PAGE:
Walton, Christine by lev17755

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									                           Christine H. Walton
   Modification of Experimental Objective and Protocol to an
 Assessment of the Effects of Electroacupuncture on VTA GABA
           Neurons in the Context of Acute Alcohol
                 Faculty Mentor: Scott C. Steffensen, Psychology/Neuroscience
Brief Explanation
Although my proposal for the ORCA grant involved the effects of nicotine on neurons in the
VTA, preliminary data showed little to no promise and my mentor and I decided to go in a
different direction.

Background
Recent studies have suggested that neurons in the ventral tegmental area (VTA) are influenced
by electroacupuncture stimulation (Lee, 2008). Previous research has found that actupuncture at
Shenmen (HT7) points suppressed a decrease of dopamine in the nucleus accumbens in rats in
ethanol-withdrawal. It also inhibited behavioral withdrawal signs of ethanol. Further
investigation suggests a role of the γ-aminobutyric acid (GABA) receptor system in acupuncture,
as GABA neurons exert great influence on the activity of dopamine-releasing neurons.
Researchers suspect that stimulation at acupuncture sites HT7 and PC6 in rats facilitates the
amelioration of effects of acute ethanol in the VTA (Lee, et al 2008). The purpose of this
experiment was to observe electrophysiological recordings of neurons in the VTA to observe
changes in neuron firing rate during electroacupuncture stimulation. Once a baseline effect of
acupuncture on “sober” neurons was established, we evaluated whether the behavioral
manifestations of the acupuncture treatment of alcohol was a reflection of changes in neuronal
activity.

Methods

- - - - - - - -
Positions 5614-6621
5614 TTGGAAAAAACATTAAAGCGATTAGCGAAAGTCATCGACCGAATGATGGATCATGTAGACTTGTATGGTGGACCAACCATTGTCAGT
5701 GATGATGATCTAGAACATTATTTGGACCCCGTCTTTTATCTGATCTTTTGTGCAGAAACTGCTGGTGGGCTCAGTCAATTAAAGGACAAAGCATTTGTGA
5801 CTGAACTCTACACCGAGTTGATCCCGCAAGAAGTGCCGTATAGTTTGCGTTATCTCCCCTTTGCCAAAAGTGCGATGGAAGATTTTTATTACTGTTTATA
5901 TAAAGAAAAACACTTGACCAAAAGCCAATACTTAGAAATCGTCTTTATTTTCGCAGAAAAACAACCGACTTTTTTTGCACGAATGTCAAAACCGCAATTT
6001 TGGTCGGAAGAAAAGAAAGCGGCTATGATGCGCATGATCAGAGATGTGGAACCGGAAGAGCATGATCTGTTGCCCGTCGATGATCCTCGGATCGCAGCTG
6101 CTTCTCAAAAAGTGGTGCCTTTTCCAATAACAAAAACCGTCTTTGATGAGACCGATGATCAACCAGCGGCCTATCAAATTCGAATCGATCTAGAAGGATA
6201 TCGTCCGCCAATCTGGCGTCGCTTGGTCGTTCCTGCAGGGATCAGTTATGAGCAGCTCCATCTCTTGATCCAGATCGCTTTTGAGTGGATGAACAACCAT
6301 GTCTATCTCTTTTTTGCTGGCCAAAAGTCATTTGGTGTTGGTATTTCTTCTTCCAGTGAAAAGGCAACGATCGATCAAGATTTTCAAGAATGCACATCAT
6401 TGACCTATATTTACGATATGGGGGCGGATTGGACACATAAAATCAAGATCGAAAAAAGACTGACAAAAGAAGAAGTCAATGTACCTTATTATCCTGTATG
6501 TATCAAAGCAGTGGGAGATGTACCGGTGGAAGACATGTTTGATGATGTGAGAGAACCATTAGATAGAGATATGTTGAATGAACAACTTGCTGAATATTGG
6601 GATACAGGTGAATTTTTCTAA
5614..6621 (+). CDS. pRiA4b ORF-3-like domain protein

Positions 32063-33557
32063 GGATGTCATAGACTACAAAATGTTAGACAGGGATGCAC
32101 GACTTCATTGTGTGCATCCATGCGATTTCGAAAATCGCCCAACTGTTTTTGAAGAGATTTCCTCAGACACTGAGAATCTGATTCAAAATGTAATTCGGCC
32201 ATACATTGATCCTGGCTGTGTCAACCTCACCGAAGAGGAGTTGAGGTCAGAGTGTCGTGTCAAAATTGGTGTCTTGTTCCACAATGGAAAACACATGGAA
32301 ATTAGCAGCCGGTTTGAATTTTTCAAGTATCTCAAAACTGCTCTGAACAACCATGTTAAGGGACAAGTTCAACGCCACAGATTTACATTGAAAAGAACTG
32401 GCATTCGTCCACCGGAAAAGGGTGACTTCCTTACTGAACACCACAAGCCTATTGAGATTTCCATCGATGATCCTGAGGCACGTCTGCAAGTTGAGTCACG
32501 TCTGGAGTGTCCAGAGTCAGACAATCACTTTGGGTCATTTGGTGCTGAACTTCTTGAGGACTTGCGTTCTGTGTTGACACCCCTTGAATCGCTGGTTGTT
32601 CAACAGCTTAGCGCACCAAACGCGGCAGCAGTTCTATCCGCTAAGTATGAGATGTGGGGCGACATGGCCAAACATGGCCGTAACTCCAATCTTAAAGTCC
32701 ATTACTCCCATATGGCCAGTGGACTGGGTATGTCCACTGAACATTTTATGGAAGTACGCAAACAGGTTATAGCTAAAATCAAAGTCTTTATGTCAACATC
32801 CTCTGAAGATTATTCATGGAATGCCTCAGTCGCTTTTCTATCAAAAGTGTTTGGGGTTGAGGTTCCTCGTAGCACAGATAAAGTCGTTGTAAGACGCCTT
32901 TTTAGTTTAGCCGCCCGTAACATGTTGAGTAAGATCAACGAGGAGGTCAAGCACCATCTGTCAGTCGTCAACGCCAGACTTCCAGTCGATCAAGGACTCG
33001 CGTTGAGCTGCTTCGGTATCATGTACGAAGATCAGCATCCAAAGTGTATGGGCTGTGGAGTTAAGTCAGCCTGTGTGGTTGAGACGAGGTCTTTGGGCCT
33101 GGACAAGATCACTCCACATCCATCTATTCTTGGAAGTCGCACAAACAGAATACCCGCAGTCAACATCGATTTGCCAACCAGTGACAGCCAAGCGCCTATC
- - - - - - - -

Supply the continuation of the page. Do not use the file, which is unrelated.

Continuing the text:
We anesthetized rats with isoflurane. Extracellular potentials in anesthetized rats were recorded
by a single 3.0 M NaCl filled micropipette (5-10 M; 1-2 µm inside diameter), amplified with
an Axoprobe-1A microelectrode amplifier/headstage (Axon Instruments, Union City, CA).
Microelectrodes were placed in the VTA stereotaxically (5.7-6.2 mm posterior from Bregma, 0-1
mm from midline, and 6.5-7.5 mm ventral to brain surface).

We then inserted acupuncture needles at acupuncture sites HT7 and PC6 in the right forepaw.
Non-acupuncture control sites are located at the base of the tail. Stimulation via the acupuncture
needles was generated and controlled by the MASTER-8 Pulse Generator (AMPI, Israel). A
negative current of 1.4 mA was passed through the needles at 2 Hz, and visual twitching of the
muscle is observed to verify correct needle placement.
Neuron firing rate was measured via the micropipette, amplified, and graphed on a ratemeter
program prior to, during, and after electroacupuncture stimulation. Once a predictable effect of
electroacupuncture on VTA neuron firing rate was established, 1 g/kg ethanol was administrated
via injection into the intra-peritoneal (IP) space. Electroacupuncture stimulation continued
during ethanol injections and throughout the remainder of the experiment. Firing rate was
recorded up to 30 minutes after the IP injection.

Results




Figure 1: (A) This ratemeter shows the effects of HT7 stimulation (2 Hz, negative current at HT7
electrode, just threshold to twitch) on the firing rate of a representative VTA GABA neuron before and
after intraperitoneal injection of 1 g/kg ethanol. Note that ethanol increased the firing rate of this neuron.
(B) This ratemeter shows the effects of Tail stimulation on the firing rate of a representative VTA GABA
neuron before and after the same dose of ethanol. Note that ethanol produces its typical inhibition of
firing rate. (C) This graph summarizes the effects of HT7 vs Tail stimulation on ethanol effects on VTA
GABA neuron firing rate. There is actually an increase in firing rate with HT-7 stimulation (n=7). With the
same stimulation in the tail ethanol produces its typical inhibition (n=8). There was a significant difference
between HT-7 vs tail electroacupuncture (P=0.016, F(1,14)=7.6).

Discussion
It appears that HT7 electroacupuncture is blocking the effects of acute ethanol on VTA GABA
neurons. Sensory stimulation at non-acupuncture points in the tail did not appear to increase
firing rate or overcome the inhibition of firing rate induced by alcohol administration. Firing of
VTA GABA neurons typically acts to inhibit dopamine release by dopaminergic neurons in the
VTA; release of dopamine is associated with the reward pathway and subsequently addiction.
The observed increase in firing rate during acupuncture stimulation may suggest that it blunts or
blocks the addictive actions of alcohol in the brain. The next step is to record dopamine release
in the nucleus accumbens in anesthetized rats with medial forebrain bundle stimulation.

								
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